Time in today's world, History of Time
There have been many advances in how we deal with time in today's world. As well as now being able to measure time much more accurately than before, the birth of modern science has arguably enhanced our understanding of how time works. Let's look more closely at these developments.
Our measurement of time
Shortest time interval measured
Scientists now claim that they can measure down to extremely small fractions of a second. It is said that we can now measure the changes which happen within 100 attoseconds. An attosecond is one billionth of one billionth of a second. This means that if we were to stretch an attosecond so that it became a second, that would be the same as stretching a second so that it became 300 million years. This new interval has been measured using short pulses of extreme ultraviolet light, the primary aim being to produce images of electrons. The implications of such advances means the future looks very promising for extremely accurate timekeeping. Previously, the most accurate time measuring devices were atomic clocks, the measurement of time consisting in counting the number of times caesium atoms jumped back and forth between different energy levels. But this could only happen at microwave frequences. With the new laser technology, we can potentially count ticks at optical frequencies, meaning much shorter intervals can be measured.
The most accurate clock ever
A new clock has been developed by researchers which is more precise than any current clock that technology has produced. Using the new method which uses optical light, it is estimated to only lose 1 second in 100 million years. This means that it can be 100 or even 1,000 times more accurate than the atomic clocks we have been using until now. This development concludes a long process of amelioration in our methods of time-keeping since the medieval period. In 1088, the most accurate clock was a so called 'water clock', which lost about 100 seconds a day. By 1995, developments had shown huge changes, with the best atomic clocks accurate to a second every 15 million years. Now this latest innovation in time-keeping offers more than just interesting statistics, for example navigational tools which make use of satellite can be greatly improved, and not only that but even more progress could be seen in day-to-day things like the Internet.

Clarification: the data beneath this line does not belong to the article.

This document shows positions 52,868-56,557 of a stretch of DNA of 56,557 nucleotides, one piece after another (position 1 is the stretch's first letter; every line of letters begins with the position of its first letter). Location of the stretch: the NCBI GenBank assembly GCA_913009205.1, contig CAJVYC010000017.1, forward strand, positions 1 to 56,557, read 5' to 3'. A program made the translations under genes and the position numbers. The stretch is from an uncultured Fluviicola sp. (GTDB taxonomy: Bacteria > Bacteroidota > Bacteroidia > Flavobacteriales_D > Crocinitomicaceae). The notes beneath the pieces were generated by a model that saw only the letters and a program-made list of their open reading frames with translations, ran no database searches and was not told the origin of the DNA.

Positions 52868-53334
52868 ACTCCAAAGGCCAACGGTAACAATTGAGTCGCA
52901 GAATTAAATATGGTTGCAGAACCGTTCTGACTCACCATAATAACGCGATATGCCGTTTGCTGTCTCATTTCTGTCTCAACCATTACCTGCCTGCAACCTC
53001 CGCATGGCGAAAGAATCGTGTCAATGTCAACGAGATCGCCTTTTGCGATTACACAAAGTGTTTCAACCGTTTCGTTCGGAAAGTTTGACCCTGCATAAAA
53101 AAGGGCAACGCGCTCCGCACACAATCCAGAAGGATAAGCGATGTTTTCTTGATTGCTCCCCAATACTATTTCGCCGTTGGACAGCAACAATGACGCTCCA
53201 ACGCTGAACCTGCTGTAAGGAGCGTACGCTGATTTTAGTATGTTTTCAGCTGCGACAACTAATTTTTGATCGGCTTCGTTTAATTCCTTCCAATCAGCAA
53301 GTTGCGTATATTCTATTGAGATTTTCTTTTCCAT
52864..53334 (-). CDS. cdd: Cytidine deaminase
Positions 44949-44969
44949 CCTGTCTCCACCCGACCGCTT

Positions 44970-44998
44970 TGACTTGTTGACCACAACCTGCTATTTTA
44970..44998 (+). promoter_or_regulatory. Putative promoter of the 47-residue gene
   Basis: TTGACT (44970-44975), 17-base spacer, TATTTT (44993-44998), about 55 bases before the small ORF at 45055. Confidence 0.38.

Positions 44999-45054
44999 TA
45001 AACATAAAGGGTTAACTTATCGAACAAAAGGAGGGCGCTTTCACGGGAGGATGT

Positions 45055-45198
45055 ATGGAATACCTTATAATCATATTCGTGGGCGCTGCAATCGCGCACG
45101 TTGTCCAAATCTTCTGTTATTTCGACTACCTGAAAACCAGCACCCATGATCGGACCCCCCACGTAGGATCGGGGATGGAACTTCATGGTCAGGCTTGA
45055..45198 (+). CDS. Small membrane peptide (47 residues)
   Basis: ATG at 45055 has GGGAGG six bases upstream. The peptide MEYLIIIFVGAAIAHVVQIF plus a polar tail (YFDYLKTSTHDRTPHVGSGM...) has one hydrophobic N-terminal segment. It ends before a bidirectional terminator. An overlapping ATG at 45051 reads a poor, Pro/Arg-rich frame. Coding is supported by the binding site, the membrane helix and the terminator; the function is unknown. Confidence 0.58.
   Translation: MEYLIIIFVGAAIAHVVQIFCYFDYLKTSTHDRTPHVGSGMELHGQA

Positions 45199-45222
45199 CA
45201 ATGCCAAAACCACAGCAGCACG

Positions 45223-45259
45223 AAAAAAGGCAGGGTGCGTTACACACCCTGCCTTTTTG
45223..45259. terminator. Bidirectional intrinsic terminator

Clock the size of a pollen grain
Not only have there been great developments in time-keeping itself, but our whole concept of time measurement has changed in recent years. One example of a surprising advance in clock production is a clock which is the size of a single grain of pollen. Produced by scientists in New Mexico, it actually consists of moving parts and works perfectly, even though it is not even visible to the naked eye. The clock works not with conventional gears and wheels but, instead, with the help of a minute vibrating tuning fork which uses micromachine technology. The clock can only be appreciated through a microscope, where very fine strings can be seen (small enough to all fit on a pinhead at the same time). These strings can be seen vibrating off the body of the clock which itself is as small as a red blood cell. Although no more than a remarkable feat at the moment, many experts expect a palpable impact on future clock design.
The aesthetics of time measurement
In today's world, the measurement of time has been given a more visual element, at least in casual day-to-day use. Traditional looking clocks are often undesirable in favour of more modern-looking clocks which can vary in colour, shape, size and style. Many companies produce so-called 'designer' clocks which match interior room designs. The quality of the clock is often determined as much by how the clock looks, and one will find all sorts of clocks suited for different age ranges and purposes. Digital clocks vary even more than analogue ones. There are clocks that talk, waterproof clocks for use in the shower, clocks designed to look like cartoon characters, clocks that are combined with radios and so on. Some people even produce clocks in flowerbeds for use outside. The same can be said for watches, which can be both digital or analogue, full of features or simply beautiful fashion accessories. The clock and watch market is therefore versatile in many ways and is in no way restricted to accurate timekeeping.